The Middlesex League, among others, have already elected to move volleyball to the 'floating season'. Drouin emphatically wanted to keep that sport in the fall.

"Volleyball is going to be played," he said. "There's a lot of leagues that are taking volleyball and moving it to the 'floating season'. I'm not in favor of that at all because if these kids have an opportunity to play right now, they need to play. Who knows if we're going to have a spike (with COVID-19)? Who knows if we're 'the floating season' is going to work? My fingers are crossed that it does work and take place, but if we can safely run events now and live stream them so these kids can play, then we should play and these kids need to play. I would hate to move something to the 'floating fall season' and have the season not take place.

"There's an opportunity for these kids to play now and we don't want to take that away from them and move their season. Other leagues are taking the cautious approach and I fully understand that. I feel and we as a league feel, that we can run events safely under the guidance that is provided and run these events for these kids to play. It's how I feel and our league is taking the same stand."

While the modifications for volleyball are extremely minimal, the opposite can be said for some of the other sports especially soccer, field hockey and cross-country.

"Are the rules great? No, they aren't great. The modifications that they have made takes away from alot of the sports," said Drouin. "But they are the same rules for every team, they are the same rules for every kid — make the adjustment, coach your team and let's go play. The more creative coaches will do the more creative things and the coaches who aren't as creative are going to be slower to make the adjustments that are needed to be made.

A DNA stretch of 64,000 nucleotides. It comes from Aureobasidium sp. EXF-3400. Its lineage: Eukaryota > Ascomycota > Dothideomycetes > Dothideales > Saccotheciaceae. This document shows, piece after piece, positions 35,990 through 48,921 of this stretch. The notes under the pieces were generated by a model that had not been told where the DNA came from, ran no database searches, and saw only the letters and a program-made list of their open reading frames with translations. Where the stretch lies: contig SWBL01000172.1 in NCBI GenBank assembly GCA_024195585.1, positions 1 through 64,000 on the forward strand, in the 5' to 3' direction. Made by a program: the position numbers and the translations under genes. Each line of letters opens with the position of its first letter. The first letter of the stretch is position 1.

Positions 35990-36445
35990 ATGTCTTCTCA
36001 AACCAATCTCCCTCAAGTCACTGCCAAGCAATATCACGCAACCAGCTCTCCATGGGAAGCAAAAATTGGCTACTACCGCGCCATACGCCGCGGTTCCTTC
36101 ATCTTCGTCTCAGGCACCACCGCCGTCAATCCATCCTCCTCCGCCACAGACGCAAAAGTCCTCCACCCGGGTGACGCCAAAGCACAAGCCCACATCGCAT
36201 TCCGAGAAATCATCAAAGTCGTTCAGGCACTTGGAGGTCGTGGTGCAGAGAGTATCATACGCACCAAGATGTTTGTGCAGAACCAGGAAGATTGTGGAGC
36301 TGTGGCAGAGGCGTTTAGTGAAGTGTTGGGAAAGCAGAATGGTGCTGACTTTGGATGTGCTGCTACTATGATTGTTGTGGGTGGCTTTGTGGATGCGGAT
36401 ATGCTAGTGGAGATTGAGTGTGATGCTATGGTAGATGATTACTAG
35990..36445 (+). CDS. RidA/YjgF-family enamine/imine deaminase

“The modifications are the same for everybody. We're not playing under a set of rules that everybody else is not playing on. If can keep everybody safe and we're all playing under the same rules, I say let's play."

In last week's Crier, we explained the new rules and guidelines for each of the sports. One change will be in field hockey as games will now be 7-on-7, and there will no longer be any 'corner hits'.

"I have a lot of thoughts going through my head right now, but the one that keeps taking the forefront is, this is going to be much more of a season than I expected to have," said head coach Jordan Taylor. "I am excited to be back with my team in a couple of weeks; I am excited that new athletes will have the opportunity to tryout, and that my seniors will have their chance to play; and I am excited that we will not be overlapping with any other seasons.

"Playing with less players on the field is going to be a challenge for everyone, but it also presents us with an opportunity to develop new game strategies and skills — I always want my team to be more spread out and flexible. No corners will definitely be strange, but we can focus our circle strategies in new form.

“I have all the faith in my team, and I hope they realize that we are lucky to be playing. I want them to take advantage of everything they are given this year."

Drouin said that he hopes team schedules will be released later this week, that decisions on swimming and spectators for the events will also be made relatively soon.